Managing a team of employees can be tough, and it becomes even harder when your workforce is diverse. Different people respond differently to motivational methods and – if you want to sucessfully encourage all of your staff – you will need to learn what motivates different personality types and why. However, as daunting as that sounds, it’s easier than you think.
While many of us assume money is the biggest driver for success, scientific studies have shown otherwise. To understand performance based incentives, Princeton University’s Sam Glucksberg, published a study exploring the impact of financial reward on performance. The subjects were given a candle, a box of thumbtacks, and a box of matches and asked to fix the lit candle to the wall so that it will not drip wax onto the table below. The first group were told that the study’s purpose was to uncover the time people needed to find a solution for the problem, the second group were offered cash incentives relating to the speed at which they solved the problem. Interestingly, the second group took 3.5 minutes longer to solve the candle problem.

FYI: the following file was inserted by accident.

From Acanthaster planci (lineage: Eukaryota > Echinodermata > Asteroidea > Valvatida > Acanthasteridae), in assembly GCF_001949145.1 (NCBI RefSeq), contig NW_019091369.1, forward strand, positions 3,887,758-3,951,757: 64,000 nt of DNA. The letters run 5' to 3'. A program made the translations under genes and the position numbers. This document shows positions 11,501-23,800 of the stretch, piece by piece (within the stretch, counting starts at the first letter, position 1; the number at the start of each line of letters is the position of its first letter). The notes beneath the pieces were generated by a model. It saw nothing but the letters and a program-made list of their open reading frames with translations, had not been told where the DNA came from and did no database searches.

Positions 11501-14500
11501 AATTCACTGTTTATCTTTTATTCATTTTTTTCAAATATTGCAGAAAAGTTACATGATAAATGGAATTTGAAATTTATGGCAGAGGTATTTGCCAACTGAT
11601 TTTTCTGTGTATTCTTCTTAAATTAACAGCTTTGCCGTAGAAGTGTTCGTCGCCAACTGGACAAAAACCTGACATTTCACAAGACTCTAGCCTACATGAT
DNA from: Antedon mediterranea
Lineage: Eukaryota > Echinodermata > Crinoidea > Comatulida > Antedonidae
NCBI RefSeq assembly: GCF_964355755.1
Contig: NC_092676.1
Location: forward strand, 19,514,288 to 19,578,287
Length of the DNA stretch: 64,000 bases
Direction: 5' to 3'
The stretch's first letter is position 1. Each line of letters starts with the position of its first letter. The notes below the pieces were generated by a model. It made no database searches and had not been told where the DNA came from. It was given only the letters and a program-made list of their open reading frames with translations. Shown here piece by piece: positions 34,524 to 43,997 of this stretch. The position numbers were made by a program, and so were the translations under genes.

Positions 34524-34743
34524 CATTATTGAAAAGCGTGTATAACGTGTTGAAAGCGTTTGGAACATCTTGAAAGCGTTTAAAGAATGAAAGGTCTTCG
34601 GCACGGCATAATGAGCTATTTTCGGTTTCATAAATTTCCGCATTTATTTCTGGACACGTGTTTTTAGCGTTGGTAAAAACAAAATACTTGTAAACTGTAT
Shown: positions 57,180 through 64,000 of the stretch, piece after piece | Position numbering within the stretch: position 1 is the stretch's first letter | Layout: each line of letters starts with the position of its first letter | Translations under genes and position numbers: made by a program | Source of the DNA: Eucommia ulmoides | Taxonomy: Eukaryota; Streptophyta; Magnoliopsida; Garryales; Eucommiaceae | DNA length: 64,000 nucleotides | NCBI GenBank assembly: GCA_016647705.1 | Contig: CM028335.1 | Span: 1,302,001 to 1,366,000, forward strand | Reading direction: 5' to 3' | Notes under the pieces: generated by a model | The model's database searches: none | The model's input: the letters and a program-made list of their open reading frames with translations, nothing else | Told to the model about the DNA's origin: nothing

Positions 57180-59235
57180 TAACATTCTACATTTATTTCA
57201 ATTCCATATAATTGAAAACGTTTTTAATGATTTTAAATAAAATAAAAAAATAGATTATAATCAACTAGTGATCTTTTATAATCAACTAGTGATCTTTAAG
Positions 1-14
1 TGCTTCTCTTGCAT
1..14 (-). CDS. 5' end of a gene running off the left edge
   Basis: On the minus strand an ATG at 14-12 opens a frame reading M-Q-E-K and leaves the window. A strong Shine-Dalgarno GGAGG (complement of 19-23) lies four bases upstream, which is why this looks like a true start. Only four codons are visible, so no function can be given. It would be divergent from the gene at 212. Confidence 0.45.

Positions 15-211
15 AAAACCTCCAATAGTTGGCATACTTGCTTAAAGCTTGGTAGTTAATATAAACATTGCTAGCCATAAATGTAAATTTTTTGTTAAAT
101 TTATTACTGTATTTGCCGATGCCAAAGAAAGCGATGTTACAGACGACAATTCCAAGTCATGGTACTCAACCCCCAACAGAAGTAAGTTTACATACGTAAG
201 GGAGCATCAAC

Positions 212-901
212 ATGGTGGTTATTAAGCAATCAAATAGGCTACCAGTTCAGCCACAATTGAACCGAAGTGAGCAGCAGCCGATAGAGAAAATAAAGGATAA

So, if money is not the sole driver of performance, what is? Research shows that our emotions play a big part in determining how hard we work. According to Chris Roebuck an employee’s motivation to perform is 57% rational and 43% emotional, with 80% of their emotional motivation directly controlled by their manager.1
Isabel Briggs Myers identified 16 personality types, with the help of psychologist Carl Jung’s theories, based on the preferences of different individuals. It’s safe to assume that your team members are either an introvert or extrovert, judgemental or perceptive, left brain or right brain. By identifying their main personality traits, you’ll find it easier to identify their individual needs.
Our latest infographic below explores six of these personality traits, as well as what motivates each of them most effectively.
If a monetary motivator is the only way your employees can be driven to succeed, a small business loan can be an option.
Birwadker, S. (2014). Leadership: tips for motivating employees by personality type. linkedin.com
Dishman, L. (2015). How to manage for the four types of motivation. fastcompany.com
Giang, V. (2014). Science-backed tactics for motivating other people. fastcompany.com
Llopis, G. (2012). The top 9 things that ultimately motivate employees to achieve. forbes.com
Manucci, M. (2015). The faces of motivation. emotionalcompetitiveness.org
Truity. (2015). Personality types. truity.com
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